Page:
Scarlet Macaw Conservation
These majestic birds may face extinction in Belize unless protective measures are increased along with educational initiatives. Poachers climb the macaw’s nesting trees and take the chicks - some barely 3 weeks old. A bird is worth up to several thousands of dollars on the black market. In 2011, 90% of nests located by park rangers were lost to poaching for the international pet trade. As of July, 2012 rangers located and are monitoring 9 nests, of which a third have been illegally poached. To address the poaching, rangers patrol known nesting areas of the birds.
What purpose does monitoring serve?
1) Disincentives to poachers - Poachers leave the area when they know rangers are near. Even the presence of visitors also serves as a disincentive.
2) Scientific research – Rangers track the number and movements of the scarlet macaws in the nesting area, monitor their behavior patterns, document loss of nests and provide a protective environment.
3) Protection and Enforcement – Rangers often team up with Joint Forces Unit personnel to protect macaws from poachers. Unfortunately, the Chiquibul National Park's team of 2 highly experienced rangers is too small to adequately cover the nesting area and provide 24 hour vigilence during the nesting season (February through August). Solutions include:
- Adding one full time ranger to the team during the nesting season.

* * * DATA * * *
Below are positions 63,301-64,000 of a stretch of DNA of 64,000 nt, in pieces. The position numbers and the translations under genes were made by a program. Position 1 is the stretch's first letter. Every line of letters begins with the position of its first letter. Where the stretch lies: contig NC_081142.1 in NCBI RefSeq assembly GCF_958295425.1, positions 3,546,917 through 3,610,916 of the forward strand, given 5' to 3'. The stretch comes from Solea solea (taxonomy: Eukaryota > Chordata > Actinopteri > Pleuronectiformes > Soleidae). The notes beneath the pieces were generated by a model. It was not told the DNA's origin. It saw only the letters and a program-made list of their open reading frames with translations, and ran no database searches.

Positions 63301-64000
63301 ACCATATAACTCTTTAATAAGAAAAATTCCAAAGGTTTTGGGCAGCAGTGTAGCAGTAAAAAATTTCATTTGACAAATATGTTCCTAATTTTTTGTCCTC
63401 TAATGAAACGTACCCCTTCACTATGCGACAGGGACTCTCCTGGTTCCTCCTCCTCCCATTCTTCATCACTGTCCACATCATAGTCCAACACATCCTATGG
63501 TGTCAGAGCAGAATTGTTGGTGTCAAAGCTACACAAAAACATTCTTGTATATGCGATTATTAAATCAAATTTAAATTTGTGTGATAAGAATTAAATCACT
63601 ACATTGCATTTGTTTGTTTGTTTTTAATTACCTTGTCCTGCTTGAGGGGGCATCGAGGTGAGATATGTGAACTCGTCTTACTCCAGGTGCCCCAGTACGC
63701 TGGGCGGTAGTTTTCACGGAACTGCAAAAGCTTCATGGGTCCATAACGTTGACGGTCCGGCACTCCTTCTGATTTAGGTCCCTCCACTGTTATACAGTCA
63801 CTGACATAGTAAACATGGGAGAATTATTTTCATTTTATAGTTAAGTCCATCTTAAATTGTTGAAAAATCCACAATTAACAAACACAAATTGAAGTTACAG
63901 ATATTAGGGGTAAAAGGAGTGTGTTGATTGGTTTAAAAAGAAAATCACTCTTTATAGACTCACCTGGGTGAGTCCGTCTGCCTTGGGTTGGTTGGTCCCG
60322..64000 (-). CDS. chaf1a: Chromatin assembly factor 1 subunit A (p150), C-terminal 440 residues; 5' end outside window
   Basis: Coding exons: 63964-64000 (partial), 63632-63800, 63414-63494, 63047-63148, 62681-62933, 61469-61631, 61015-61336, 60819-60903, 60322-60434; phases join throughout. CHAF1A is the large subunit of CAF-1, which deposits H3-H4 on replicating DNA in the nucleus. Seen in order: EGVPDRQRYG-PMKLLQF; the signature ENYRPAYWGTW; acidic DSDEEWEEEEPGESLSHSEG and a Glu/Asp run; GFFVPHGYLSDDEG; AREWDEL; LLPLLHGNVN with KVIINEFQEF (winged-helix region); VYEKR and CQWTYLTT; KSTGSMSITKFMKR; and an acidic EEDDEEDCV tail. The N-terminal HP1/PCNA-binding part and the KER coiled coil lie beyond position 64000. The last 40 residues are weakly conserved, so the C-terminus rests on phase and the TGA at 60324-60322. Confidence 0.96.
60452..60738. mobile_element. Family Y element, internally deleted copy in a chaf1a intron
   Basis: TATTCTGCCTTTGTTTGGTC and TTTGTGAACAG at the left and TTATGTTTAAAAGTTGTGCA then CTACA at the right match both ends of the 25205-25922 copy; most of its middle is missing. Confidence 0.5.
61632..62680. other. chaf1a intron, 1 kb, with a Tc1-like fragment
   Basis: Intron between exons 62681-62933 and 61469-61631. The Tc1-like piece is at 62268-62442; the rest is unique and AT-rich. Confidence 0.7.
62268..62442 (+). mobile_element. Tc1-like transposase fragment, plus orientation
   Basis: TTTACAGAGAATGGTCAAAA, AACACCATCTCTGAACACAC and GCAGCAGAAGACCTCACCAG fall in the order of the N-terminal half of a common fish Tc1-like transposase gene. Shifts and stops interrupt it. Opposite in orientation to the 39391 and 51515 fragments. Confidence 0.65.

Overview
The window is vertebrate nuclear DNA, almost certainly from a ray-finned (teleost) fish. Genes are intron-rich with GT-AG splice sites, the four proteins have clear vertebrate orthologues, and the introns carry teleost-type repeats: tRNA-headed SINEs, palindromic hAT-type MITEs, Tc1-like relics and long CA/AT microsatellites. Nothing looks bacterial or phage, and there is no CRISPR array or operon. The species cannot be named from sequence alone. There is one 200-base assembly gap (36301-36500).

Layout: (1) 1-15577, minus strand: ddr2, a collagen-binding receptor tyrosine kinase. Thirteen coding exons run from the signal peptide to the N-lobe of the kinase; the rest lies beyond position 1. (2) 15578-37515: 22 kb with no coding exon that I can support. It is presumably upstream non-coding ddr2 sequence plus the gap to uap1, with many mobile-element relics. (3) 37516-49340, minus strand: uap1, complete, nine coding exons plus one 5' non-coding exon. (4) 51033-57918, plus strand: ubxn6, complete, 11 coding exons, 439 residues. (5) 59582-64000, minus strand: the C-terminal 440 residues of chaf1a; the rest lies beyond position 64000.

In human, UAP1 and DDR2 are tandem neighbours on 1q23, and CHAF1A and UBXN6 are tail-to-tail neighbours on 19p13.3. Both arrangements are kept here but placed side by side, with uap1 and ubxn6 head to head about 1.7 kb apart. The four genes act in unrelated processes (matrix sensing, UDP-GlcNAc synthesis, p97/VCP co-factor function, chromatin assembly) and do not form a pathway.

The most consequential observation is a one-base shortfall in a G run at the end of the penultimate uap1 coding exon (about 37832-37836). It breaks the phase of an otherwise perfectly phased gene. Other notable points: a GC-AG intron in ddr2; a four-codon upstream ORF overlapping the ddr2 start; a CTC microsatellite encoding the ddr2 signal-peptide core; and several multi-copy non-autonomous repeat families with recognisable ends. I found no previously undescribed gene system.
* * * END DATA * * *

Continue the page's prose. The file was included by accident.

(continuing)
- Conducting an in depth survey of the Scarlet Macaws population in Belize.
- Establishing a Vounteer Monitoring Program.
- Expanding Youth Education in Belize and Guatemala, to develop awareness and support for the protection of the trans-boundary Chiquibul-Maya Mountain ecosystem.
- Providing Monitoring Equipment and Supplies for rangers and volunteers.
How You Can Help
1) Make a Donation. Send a check or money order to Friends for Conservation and Development, San Jose Succotz Village, Cayo District Belize, CA.
2) Spread the word. Become a Facebook friend.
Sample Ranger Notes
“The team arrived at site X around midday and made checks on nest No.003. The tree was on the ground. Observations proved that the tree was very rotten, which caused it to break and destroyed the nest in the process, a very disappointing start but nature played its role in the loss of this nest.”
“The team continued up the Raspaculo River to site Y. At the scene we discovered our worst fears. The tree was climbed not more than one day before we arrived. This was a real shock because the nest contained two chicks which were about 3 weeks old. “